St. Justin Martyr - Died 165 A.D. Martyr, philosopher, and defender of Christianity. He was born into a pagan family at Flavia Neopolis, or Nablus, in Palestine. At the age of thirty, he became a Christian and traveled to debate pagan philosophers, eventually going to Rome. There he was denounced and tried with Charita, Chariton, Euelpistus, Hierox, Liberianus and Paeon. They were scourged and beheaded. Jus¬tin, also called “the Philosopher,” was the first layman to serve as an apologist. His works include Apologies for the Christian Religion and Dialogue with the Jew Trypho. The records of Justin’s trial are extant. His feast day is June 1st.

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The early Popes

St. Peter (32-67), Apostle: Executed by crucifixion upside-down; feast day (Feast of Saints Peter and Paul) 29 June, (Chair of Saint Peter) 22 February. Recognized as the first pope by the Roman Catholic Church. Also revered as a saint in Eastern Christianity, with a feast day of 29 June.

St. Linus (67-76), Martyr. A disciple of the Apostle Paul, he was consecrated by him. One of the Seventy Apostles, he is mentioned in 2 Timothy 4,21. He was pope for about twelve years and may have been martyred. Feast: 23 September (In the East 4 January and 5 November).

St. Anacletus (Cletus) (76-88) , by origin a Greek from Athens and possibly a martyr. His name, correctly Anencletus, means 'blameless' (see Titus 1,7) and he may originally have been a slave. Feast: 26 April.

St. Clement I (88-97), martyr. One of the Seventy Apostles and a Church Father, he was consecrated by the Apostle Peter. He is mentioned in Philippians 4,3 and his letter to the Church of Corinth still exists. He was much venerated in the West in the early centuries and still today in the East. The church of San Clemente in Rome probably stands on the site of his house. According to tradition, he was banished to the Crimea and there martyred. Feast: 23 November (in the East 4 January, 22 April, 10 September and 25 November).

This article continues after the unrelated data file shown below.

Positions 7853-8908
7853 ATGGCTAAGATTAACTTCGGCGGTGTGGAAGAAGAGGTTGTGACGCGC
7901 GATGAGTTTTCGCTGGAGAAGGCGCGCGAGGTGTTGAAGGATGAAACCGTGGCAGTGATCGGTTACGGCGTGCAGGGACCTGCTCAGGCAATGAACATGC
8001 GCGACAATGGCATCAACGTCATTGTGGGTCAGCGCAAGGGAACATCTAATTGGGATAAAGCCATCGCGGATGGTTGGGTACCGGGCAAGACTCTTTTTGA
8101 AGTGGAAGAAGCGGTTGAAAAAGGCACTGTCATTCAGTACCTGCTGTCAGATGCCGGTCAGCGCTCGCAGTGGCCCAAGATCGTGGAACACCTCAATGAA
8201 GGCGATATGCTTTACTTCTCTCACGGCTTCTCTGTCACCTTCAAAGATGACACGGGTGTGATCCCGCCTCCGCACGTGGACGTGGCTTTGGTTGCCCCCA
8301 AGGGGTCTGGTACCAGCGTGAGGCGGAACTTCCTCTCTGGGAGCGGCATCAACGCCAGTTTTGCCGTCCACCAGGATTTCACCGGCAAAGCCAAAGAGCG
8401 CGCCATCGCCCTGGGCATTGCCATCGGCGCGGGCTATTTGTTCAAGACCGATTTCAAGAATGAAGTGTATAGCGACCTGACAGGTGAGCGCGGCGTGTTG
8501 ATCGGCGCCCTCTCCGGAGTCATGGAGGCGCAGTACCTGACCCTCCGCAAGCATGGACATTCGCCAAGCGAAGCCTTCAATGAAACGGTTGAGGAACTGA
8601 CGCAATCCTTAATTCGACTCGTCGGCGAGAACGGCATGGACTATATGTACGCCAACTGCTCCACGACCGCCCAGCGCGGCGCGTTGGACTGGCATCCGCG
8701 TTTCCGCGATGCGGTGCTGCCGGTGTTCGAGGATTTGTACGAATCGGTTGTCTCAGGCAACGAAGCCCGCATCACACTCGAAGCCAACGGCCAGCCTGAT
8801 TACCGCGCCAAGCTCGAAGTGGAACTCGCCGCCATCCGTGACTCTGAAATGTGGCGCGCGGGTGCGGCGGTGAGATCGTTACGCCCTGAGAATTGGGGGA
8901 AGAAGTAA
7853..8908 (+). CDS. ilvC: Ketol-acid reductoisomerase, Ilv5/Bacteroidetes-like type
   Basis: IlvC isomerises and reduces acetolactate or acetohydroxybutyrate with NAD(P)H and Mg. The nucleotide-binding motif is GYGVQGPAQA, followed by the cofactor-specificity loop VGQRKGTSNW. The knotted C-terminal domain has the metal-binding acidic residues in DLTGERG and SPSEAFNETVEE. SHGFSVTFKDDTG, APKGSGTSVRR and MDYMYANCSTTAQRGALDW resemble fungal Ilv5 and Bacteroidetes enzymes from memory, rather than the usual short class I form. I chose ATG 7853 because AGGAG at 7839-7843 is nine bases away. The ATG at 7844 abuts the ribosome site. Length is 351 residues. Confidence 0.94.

St. Evaristus (97-105) perhaps a martyr and almost certainly of Hellenic/Jewish origin. Feast: 26 October.

St. Alexander I (105-115), the fifth pope and possible a martyr and by tradition a Roman. Feast: 3 March (in the East 16 March)

St. Sixtus I (115-125) -- also called Xystus I, possibly a martyr. A Roman of Greek origin. Feast: 3 April.

St. Telesphorus (125-136), a martyr, Greek by origin. Feast: 5 January (in the East 22 February).

St. Hyginus (136-140), by origin a Greek philosopher from Athens. Also perhaps a martyr. Feast: 11 January

St. Pius I (140-155) , from Aquilea, probably born a slave and perhaps the brother of Hermas who wrote 'The Shepherd'. He defended the Church against Gnosticism. Possibly a martyr. Feast: 11 July

St. Anicetus (155-166, the tenth pope and of Syrian origin, he fixed the date of Easter, opposed the Gnostics, perhaps martyred. Feast: 17 April.

St. Soter (166-175), of Greek descent, he may have been martyred. Feast: 22 April.